“I consider myself particularly fortunate to have had the chance not only to teach economics myself but also to apply some of the economics I learned (at Brown) in the real world of monetary policy, international finance and financial regulation,” Yellen wrote in an email to The Herald.
‘A remarkable career’
When Yellen was a student, Hanson said he and his colleagues encouraged Yellen to pursue macroeconomics at Yale — a path she followed, ultimately receiving her PhD in New Haven.
During her early career, Yellen taught at Harvard University and later became a professor emeritus at the University of California at Berkeley’s Haas School of Business.
Yellen’s professional path has included serving as chairwoman of President Bill Clinton’s Council of Economic Advisers, as president and chief executive officer of the Federal Reserve Bank of San Francisco and currently as vice chair of the Federal Reserve.
“She’s had a remarkable career, both establishing herself as a highly respected academic and then moving into policy circles,” said John Kwoka ’67, currently a profesor of economics at Northeastern University. “That’s not a transition everybody makes or makes successfully, but she certainly has.”
Yellen’s experience provides her with valued qualifications, both former colleagues and political commentators have said.
“Janet Yellen is a very capable, all around macroeconomist,” said President Christina Paxson. Yellen’s work has focused on issues of income inequality and she has shown that she is attuned to issues of income distribution and price incentives, Paxson said. “She has a good handle on the appropriate use of regulation to financial markets operating efficiently. She’s not left-wing or right-wing. She’s very centered in her approach, and I think that’s a good thing.”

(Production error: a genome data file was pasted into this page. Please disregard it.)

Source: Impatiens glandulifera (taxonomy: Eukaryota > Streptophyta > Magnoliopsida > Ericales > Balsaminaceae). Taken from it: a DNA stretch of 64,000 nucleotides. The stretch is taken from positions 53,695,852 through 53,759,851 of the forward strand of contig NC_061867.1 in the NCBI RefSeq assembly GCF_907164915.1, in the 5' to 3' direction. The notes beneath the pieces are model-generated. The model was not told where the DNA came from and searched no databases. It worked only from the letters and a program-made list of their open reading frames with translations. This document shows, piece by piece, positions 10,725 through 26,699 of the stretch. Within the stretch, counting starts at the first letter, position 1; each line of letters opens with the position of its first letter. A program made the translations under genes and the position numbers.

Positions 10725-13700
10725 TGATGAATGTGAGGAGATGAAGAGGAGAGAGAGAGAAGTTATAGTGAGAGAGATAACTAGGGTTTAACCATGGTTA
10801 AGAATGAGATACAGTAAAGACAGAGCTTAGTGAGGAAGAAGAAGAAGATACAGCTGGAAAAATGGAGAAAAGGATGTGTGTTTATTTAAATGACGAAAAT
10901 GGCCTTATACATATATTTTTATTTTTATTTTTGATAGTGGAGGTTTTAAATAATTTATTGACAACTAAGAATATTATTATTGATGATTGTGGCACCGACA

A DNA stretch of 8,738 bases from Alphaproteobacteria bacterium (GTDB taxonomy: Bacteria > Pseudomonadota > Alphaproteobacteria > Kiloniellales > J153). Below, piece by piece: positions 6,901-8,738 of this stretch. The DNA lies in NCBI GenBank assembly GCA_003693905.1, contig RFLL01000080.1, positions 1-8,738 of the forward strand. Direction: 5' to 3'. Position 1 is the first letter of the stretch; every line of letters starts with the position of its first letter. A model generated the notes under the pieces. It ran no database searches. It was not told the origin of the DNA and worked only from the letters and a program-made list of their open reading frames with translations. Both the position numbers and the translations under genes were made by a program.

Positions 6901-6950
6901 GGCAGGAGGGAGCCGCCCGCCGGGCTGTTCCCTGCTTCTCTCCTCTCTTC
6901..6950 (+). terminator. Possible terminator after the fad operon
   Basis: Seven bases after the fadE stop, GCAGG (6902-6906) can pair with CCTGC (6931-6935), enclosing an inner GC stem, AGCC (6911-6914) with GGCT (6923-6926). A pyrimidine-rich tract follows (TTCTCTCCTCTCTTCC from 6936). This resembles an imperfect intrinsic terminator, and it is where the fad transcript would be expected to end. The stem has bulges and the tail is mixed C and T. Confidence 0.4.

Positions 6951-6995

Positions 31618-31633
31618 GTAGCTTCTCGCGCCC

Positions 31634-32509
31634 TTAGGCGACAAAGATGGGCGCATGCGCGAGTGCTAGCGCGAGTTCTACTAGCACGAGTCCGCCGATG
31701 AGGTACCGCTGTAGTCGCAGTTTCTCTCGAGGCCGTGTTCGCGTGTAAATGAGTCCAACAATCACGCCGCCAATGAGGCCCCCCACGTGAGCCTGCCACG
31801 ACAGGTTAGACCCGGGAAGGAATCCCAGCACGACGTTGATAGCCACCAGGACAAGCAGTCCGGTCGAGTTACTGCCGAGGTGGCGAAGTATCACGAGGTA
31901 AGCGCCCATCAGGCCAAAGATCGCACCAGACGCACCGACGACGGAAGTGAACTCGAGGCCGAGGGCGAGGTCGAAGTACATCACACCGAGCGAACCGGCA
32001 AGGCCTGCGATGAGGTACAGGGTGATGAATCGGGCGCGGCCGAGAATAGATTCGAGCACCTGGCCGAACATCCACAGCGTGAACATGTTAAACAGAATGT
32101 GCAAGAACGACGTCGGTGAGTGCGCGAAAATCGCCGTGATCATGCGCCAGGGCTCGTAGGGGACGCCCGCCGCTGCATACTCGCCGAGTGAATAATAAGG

Yellen has a documented ability to predict the direction of the economy — a crucial skill for the Federal Reserve chair position, Kwoka said. According to a July 2013 Wall Street Journal article that “examined more than 700 predictions made between 2009 and 2012 in speeches and congressional testimony by 14 Fed policy makers,” Yellen’s ability to forecast the direction of the economy was the most accurate overall.
“Yellen has the intellectual firepower, a deep understanding of the workings of the economy and an equally deep understanding of academic research on policy questions that the Fed has to implement,” Kwoka said. She also is independent from a “Wall Street that has steered us awry,” he said.
Changing it up
Summers’ decision to decline the potential nomination for Federal Reserve chair pushes the odds in Yellen’s favor, but President Obama may still decide on another candidate. National media sources including the New York Times and Wall Street Journal have reported Obama may be hesitant to capitulate to pressure by choosing Yellen.
In the past two months, Obama has also floated the name of former Fed vice chair Don Kohn as another contender, though his odds of being selected are generally considered slim.
Meanwhile, Yellen maintains high approval among economists at large, specifically with progressives and women’s groups.
Yellen also has the support of people closer to home.
“As president of Brown I would be thrilled to have a Brown alumna in that position, and as a woman economist I would be thrilled to have a woman in that job,” Paxson said. “It would all make me very happy.”